In our patient, initially tender swelling was seen in the right cheek, such that parotitis was suspected. However, as additional skin lesions appeared, it turned out to be Sweet's syndrome. In conclusion, Sweet's syndrome should be considered in patients with therapy refractory unclear infiltrated nodules and tender swelling, especially in the face and associated with infection and fever.

Notes

This article was presented as a poster at the 67th Congress of the Korean Society of Plastic and Reconstructive Surgeons on November 19-21, 2009 in Seoul, Korea.

CONFLICTS OF INTEREST

No potential conflict of interest relevant to this article was reported.

References

1. Sweet RD. An Acute febrile neutrophilic dermatosis. Br J Dermatol 1964;76:349–356. PMID: 14201182.
crossref pmid
2. Cohen PR. Sweet's syndrome: a comprehensive review of an acute febrile neutrophilic dermatosis. Orphanet J Rare Dis 2007;2:34PMID: 17655751.
crossref pmid pmc
3. Requena L, Kutzner H, Palmedo G, et al. Histiocytoid Sweet syndrome: a dermal infiltration of immature neutrophilic granulocytes. Arch Dermatol 2005;141:834–842. PMID: 16027297.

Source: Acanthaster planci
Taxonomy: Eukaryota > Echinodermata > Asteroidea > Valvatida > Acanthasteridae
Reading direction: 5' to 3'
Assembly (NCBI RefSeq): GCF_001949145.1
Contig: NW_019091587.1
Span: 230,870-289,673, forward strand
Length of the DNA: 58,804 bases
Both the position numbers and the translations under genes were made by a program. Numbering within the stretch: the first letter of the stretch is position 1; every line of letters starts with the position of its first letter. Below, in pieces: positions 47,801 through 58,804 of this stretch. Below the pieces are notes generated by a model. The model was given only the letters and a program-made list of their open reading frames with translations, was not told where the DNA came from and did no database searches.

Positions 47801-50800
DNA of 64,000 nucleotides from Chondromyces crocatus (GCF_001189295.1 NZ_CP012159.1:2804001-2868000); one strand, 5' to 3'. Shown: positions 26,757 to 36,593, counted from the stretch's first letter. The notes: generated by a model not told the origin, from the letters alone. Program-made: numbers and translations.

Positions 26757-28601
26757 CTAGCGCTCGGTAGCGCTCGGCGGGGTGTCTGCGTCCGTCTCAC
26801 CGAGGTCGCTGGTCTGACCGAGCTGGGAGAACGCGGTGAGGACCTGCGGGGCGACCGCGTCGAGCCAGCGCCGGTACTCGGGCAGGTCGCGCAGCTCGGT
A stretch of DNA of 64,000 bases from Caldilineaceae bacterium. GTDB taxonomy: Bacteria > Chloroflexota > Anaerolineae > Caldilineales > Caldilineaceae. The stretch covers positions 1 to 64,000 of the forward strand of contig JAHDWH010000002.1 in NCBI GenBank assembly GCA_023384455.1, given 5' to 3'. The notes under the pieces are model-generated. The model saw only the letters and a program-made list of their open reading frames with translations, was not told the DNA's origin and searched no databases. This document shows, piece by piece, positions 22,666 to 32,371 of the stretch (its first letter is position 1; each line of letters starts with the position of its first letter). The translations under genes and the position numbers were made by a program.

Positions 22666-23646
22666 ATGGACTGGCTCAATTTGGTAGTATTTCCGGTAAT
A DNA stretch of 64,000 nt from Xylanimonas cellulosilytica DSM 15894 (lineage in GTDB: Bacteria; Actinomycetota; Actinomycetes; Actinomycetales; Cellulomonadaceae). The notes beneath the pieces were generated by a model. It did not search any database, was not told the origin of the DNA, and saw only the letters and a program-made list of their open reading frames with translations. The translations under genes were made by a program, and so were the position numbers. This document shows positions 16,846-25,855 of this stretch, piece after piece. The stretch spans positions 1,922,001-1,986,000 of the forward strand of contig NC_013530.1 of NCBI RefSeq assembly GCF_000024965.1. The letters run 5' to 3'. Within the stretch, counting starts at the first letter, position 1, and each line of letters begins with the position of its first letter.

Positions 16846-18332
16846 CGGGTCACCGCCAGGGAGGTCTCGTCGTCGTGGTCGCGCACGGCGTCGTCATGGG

crossref pmid
4. Kemmett D, Hunter JA. Sweet's syndrome: a clinicopathologic review of twenty-nine cases. J Am Acad Dermatol 1990;23:503–507. PMID: 2212153.
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5. von den Driesch P. Sweet's syndrome (acute febrile neutrophilic dermatosis). J Am Acad Dermatol 1994;31:535–556. PMID: 8089280.
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6. Su WP, Liu HN. Diagnostic criteria for Sweet's syndrome. Cutis 1986;37:167–174. PMID: 3514153.
pmid
7. Cohen PR, Kurzrock R. Sweet's syndrome: a neutrophilic dermatosis classically associated with acute onset and fever. Clin Dermatol 2000;18:265–282. PMID: 10856659.
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8. Phua YS, Al-Ani SA, She RB, et al. Sweet's syndrome triggered by scalding: a case study and review of the literature. Burns 2010;36:e49–e52. PMID: 19695783.
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Fig. 1
Case
Painful swelling on the right cheek.
aps-39-59-g001.jpg
Fig. 2
Sialography
Non-obstructive finding of the right parotid duct by sialography.
aps-39-59-g002.jpg
Fig. 3
Postoperative follow-up
(A) Erythematous macules on both periocular areas. (B) Erythematous papules and plaques on the dorsa of both hands.
aps-39-59-g003.jpg
Fig. 4
Histopathologic finding
Superficial perivenular histiocytic infiltration and nuclear debris admixed with papillary edema (H&E, ×100).
aps-39-59-g004.jpg
Table 1
Diagnostic criteria for classical Sweet's syndrome
aps-39-59-i001.jpg

From von den Driesch P. J Am Acad Dermatol 1994;31:535-56, with permission from Elsevier [5].

ESR, erythrocyte sedimentation rate.